Just back from RHS Flower Show Tatton Park 2012 (just like Chelsea Flower Show but smaller and it’s easier to access the show gardens). A highlight was World Without Torture, a show garden designed by son and mother team, Howard and Dori Miller for Q-CAT Quaker Concern for the Abolition of Torture.
Howard and Dori say “We want visitors to enjoy the garden and enter into a deeper awareness of the need to end torture”. It certainly worked for me. The Wirral and Chester Quaker’s newsletter from February 2012 stated “The design for ‘World without Torture’ seeks to raise understanding and awareness of Q-CAT’s concern in the following ways:
This photo from the outside looking in shows the high security fencing with dove lacing. From the newsletter: “High security fencing, prison gates and a cell, to give visitors some of the feelings associated with imprisonment and torture. The same concrete posts are then used as hard landscaping, so that they are trodden underfoot. This implies Q-CAT’s desire that torture can be overcome. The sculpture is of a dove in the process of being released. The theme is developed by further doves, depicted on the chain link fence in wire embroidery, the whole to symbolise Q-CAT’s role in helping to bring about freedom from torture.”
Photo taken from within the show garden showing the sculpture and the planting, or “ecological succession”. From the newsletter: “Ecological succession – this is the natural plant colonisation of land devastated by bombing. Bombing and torture have the same end in mind – to deliberately damage and destroy. The ecological succession gives a hopeful message, that in time, land will heal itself. The use of white varieties of plants to emphasise the peace and purity of a world without torture.”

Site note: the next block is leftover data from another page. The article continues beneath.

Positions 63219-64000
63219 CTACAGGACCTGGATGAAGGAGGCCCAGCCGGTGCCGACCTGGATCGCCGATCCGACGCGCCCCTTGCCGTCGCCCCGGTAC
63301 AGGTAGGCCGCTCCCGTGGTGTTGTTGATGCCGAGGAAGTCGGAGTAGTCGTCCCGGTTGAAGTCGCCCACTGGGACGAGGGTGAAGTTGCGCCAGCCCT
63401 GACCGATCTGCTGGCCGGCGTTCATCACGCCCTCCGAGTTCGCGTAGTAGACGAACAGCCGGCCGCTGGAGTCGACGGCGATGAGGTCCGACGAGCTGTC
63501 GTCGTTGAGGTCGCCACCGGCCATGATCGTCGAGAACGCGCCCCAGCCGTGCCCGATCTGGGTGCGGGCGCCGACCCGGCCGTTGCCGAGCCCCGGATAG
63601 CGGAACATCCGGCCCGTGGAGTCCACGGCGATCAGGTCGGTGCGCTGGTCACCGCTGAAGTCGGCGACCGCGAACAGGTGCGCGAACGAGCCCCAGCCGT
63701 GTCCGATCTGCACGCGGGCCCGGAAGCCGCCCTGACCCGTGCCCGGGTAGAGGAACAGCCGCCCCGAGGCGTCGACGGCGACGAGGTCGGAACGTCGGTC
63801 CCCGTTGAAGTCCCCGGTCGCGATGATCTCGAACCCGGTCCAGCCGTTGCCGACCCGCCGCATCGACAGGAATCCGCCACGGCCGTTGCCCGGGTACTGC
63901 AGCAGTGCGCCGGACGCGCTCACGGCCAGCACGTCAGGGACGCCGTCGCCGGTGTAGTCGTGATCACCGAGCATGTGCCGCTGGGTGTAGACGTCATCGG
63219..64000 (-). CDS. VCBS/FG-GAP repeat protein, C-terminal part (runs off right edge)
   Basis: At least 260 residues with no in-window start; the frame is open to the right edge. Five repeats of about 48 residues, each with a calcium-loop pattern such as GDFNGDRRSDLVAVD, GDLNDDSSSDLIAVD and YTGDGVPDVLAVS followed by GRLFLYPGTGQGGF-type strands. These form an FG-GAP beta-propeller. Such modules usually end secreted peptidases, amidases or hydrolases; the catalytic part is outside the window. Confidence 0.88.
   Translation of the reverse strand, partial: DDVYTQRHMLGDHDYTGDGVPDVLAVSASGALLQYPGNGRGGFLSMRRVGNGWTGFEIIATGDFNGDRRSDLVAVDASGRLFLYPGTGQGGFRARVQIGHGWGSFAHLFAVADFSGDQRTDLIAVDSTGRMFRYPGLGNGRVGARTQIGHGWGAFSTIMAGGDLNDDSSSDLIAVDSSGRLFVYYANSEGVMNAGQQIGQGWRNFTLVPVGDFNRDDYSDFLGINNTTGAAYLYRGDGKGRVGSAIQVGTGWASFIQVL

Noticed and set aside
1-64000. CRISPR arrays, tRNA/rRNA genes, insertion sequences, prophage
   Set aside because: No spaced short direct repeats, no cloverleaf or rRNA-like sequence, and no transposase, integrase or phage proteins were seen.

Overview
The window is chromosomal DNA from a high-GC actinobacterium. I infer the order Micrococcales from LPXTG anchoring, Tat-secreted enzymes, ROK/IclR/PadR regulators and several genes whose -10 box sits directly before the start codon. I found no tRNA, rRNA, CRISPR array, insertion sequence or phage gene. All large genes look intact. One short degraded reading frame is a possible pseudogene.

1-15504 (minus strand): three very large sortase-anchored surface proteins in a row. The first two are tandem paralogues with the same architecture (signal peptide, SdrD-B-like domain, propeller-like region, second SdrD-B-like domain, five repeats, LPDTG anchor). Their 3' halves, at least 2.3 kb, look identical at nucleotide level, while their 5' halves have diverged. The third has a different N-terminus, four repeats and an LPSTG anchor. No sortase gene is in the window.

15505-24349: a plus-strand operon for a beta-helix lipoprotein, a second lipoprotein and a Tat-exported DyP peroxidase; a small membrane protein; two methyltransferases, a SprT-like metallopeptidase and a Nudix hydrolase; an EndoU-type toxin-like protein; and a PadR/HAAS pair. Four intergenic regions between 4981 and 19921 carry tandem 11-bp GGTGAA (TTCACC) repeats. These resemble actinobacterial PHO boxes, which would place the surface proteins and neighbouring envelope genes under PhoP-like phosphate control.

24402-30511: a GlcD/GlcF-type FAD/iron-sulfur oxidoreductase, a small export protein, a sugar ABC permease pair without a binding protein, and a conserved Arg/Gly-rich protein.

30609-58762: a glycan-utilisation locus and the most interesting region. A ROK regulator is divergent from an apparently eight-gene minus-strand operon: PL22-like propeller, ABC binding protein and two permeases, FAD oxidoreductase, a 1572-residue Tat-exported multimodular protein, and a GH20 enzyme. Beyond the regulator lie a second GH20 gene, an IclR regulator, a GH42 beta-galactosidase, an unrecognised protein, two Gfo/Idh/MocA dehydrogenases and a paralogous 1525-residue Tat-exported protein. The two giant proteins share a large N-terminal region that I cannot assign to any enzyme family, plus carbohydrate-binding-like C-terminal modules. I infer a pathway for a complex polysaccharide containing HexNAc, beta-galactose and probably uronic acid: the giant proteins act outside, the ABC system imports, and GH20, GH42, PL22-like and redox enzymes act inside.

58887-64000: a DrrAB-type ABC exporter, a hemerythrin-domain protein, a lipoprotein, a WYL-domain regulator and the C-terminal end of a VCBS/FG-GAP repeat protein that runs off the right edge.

The sculpture is of a figure releasing a dove. Judy Greaves is the sculptor. From the RHS media centre: “Quakers
The Religious Society of Friends (Quakers) originated in England during the Commonwealth years (1649 – 1660). They were persecuted and often imprisoned by both Cromwell and Charles II but responded by organising the first parliamentary lobbies calling for toleration, respect for trial by jury and better prison conditions.”
When I first saw the garden, I thought it was an electricity sub-station, but the brutal wire and concrete ‘prison’ became more obvious, and I wanted to take the journey back out. Somehow, I already felt imprisoned. It’s hard to capture the effect here. There were many people around queuing to enter, and I had to hurry my snaps. It was impossible to capture the recordings played within the ‘cell’ and to show the effect they had. From the World Without Torture leaflet:
“Here is a Land Destroyed …
But land can heal.
The tortured mind can heal.”
Filed under: Arts | Tagged: dori-miller, garden-design, howard-miller, photography, q-cat, quakers, religion, rhs, rhs-tatton, sculpture, torture | Leave a Comment »